Born on the island of Sï¿½mos, Pythagoras-known as Pythagoras of Sï¿½mos-was a Greek politician, astronomer, philosopher and religious leader; he is truly the original “Renaissance Man”. However, it is not for any of the previously mentioned that Pythagoras is renowned. Indeed, it is for his study of geometry and other mathematics that he is known worldwide by those studying math. He laid the groundwork for all of the other great mathematicians that have succeeded him: Euclid, in his study of Euclidian geometry, Aristotle, in his exploration of philosophy, Newton, in his study and findings regarding the science of calculus, among other great figures in the field of science.Although any other could have perhaps achieved the same status, Pythagoras was born into greatness that assured him of his place in history. After his birth on the island of Sï¿½mos, Pythagoras was instructed in the teachings of the early Ionian philosophers Thales, Anaximander, and Anaximenes.
Clearly, Pythagoras would go far with these great figures guiding him. However, all Pythagoras’ genius and free will called for his departure from Sï¿½mos because of Polycrates-the king of the Aegean island of Sï¿½mos during the Greek Age of Tyrants in the 6th century BC. Indeed, Pythagoras is said to have been driven from Sï¿½mos by his disgust for the tyranny of Polycrates and in 530 BC Pythagoras settled in Crotona, a Greek colony in southern Italy, where he founded a movement with religious, political, and philosophical aims, known as Pythagoreanism.It was a difficult choice for him to make, as his leaving the guidance of his instructors likely slowed his progress. Clearly that was not true; after settling in Crotona, it was there that he created some of his greatest works. Moreover, the time in which he lived in the world did not allow for his expression of free will and self-exploration under the tyranny of Polycrates. His background and history allowed for him to create all that he did in his lifetime-which is certainly up to par if not greater than the mathematicians that succeeded him.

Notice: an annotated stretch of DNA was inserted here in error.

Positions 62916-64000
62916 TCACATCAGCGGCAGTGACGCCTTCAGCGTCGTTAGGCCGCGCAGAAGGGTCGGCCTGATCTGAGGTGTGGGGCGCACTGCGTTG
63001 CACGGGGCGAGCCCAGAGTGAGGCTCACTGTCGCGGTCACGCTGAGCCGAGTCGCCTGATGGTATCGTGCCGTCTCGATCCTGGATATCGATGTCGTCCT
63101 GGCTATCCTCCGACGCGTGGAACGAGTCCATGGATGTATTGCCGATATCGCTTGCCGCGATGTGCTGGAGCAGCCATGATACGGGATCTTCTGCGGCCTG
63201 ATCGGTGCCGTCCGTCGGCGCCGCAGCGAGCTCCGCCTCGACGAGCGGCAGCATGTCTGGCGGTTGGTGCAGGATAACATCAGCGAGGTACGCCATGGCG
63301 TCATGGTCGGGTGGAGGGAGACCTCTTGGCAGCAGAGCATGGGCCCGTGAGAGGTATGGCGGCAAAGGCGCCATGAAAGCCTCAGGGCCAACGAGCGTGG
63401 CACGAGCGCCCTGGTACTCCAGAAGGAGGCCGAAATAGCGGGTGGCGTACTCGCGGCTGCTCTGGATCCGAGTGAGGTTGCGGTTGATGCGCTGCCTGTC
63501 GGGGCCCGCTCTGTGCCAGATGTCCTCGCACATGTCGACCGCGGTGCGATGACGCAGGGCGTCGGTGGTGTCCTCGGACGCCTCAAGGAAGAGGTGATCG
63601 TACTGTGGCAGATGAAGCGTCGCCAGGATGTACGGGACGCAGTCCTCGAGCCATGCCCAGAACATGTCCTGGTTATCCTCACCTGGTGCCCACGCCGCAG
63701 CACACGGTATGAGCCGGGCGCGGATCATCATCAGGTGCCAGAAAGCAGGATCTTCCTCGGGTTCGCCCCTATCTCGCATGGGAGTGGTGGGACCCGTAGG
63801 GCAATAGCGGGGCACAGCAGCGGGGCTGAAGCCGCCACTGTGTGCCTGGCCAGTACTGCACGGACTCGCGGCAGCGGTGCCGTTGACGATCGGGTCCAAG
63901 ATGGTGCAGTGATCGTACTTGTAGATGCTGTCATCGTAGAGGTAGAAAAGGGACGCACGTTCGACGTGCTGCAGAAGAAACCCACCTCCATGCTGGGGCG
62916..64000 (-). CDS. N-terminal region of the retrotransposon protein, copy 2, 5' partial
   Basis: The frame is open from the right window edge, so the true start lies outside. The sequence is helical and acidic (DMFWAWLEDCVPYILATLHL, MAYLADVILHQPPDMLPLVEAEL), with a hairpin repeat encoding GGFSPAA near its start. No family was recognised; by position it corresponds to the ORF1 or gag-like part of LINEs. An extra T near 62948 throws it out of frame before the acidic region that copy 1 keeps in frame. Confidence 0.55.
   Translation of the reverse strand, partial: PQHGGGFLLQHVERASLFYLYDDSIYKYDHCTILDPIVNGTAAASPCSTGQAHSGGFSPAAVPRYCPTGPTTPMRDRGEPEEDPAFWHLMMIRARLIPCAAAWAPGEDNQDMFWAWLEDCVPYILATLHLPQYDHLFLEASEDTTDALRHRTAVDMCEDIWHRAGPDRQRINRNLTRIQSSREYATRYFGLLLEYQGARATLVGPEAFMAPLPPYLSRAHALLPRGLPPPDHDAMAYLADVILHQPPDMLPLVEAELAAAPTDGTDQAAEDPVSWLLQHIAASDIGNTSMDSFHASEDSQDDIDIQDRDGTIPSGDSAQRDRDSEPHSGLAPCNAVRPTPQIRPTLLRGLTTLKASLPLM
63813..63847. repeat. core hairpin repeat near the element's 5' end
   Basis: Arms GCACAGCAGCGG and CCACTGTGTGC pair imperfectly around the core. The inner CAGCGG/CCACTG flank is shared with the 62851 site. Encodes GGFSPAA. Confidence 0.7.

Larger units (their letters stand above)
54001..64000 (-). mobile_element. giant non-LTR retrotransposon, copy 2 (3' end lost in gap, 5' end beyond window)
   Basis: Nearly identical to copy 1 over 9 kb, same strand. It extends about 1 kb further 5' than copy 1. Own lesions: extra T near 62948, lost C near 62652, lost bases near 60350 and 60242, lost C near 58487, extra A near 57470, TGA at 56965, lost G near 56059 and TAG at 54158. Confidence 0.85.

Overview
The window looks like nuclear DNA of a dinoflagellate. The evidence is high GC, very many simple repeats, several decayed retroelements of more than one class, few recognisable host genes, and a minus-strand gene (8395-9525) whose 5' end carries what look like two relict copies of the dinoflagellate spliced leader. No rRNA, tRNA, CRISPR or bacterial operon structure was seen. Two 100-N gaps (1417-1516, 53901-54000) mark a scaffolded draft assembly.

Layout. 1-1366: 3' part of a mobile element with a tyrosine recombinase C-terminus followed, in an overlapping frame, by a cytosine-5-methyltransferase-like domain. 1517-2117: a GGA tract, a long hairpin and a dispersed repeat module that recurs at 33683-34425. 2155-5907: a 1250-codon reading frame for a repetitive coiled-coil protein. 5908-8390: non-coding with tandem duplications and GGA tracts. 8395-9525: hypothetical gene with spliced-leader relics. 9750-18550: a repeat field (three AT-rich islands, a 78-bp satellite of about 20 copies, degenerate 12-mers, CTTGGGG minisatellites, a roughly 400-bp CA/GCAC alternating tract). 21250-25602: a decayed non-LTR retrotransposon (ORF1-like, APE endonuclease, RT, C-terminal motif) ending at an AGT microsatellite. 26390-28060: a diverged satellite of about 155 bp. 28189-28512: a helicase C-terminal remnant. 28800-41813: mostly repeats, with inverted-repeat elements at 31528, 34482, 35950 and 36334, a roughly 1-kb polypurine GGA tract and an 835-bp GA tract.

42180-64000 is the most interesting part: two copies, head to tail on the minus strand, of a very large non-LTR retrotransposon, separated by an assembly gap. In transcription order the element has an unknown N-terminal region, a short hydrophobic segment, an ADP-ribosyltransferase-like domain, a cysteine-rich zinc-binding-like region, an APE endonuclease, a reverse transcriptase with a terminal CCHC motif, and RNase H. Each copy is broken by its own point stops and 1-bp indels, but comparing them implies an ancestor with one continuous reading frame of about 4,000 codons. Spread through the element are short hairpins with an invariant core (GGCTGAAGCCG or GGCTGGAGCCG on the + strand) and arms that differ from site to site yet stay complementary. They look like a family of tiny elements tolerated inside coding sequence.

Pythagoras of Sï¿½mos was by no means a one-sided individual-both in his personality and his philosophies. Pythagoras adhered to certain mysteries, similar in many respects to the Orphic mysteries. Obedience and silence, abstinence from food, simplicity in dress and possessions, and the habit of frequent self-examination were prescribed in his teachings. Thus, it seems as though these philosophies set the precedent for such movements as existentialism, romanticism and other medieval movements, such as that of the Goths. With these philosophies, Pythagoras was able to create many concepts with numbers and, ultimately, mathematics. Because of his religious teachings, which stated that heavenly bodies were separated by intervals of numbers (that is of a particular measurement) and that life exists in the harmony of spheres, Pythagoras was able to derive many complex mathematical formulas. Among the most prominent mathematical formulas is the Pythagorean Theorem, or Hypotenuse Theorem, which states that the length of one leg of a right triangle squared plus the length of the second leg of the same right triangle squared equals the length of the hypotenuse of the same right triangle squared.
He was able to derive this equation from his study with prime, even and odd numbers, which later inspired the work of Fibonacci and his study of number series. Although the latter philosopher, Fibonacci, is accredited with many of the advancements in number series, it was actually Pythagoras who laid the original concepts and philosophies of number theory. Pythagoras set up a sequence of numbers that dealt with the repetition of specific functions applied to a number or numbers, which allowed him to believe that he was once the great Euphorbus, a warrior in the Trojan War. His ideals of reincarnation and astrology inspired him to study the universe and form various theories about it. Among the extensive mathematical investigations carried on by the Pythagoreans were their studies of odd and even numbers and of prime and square numbers.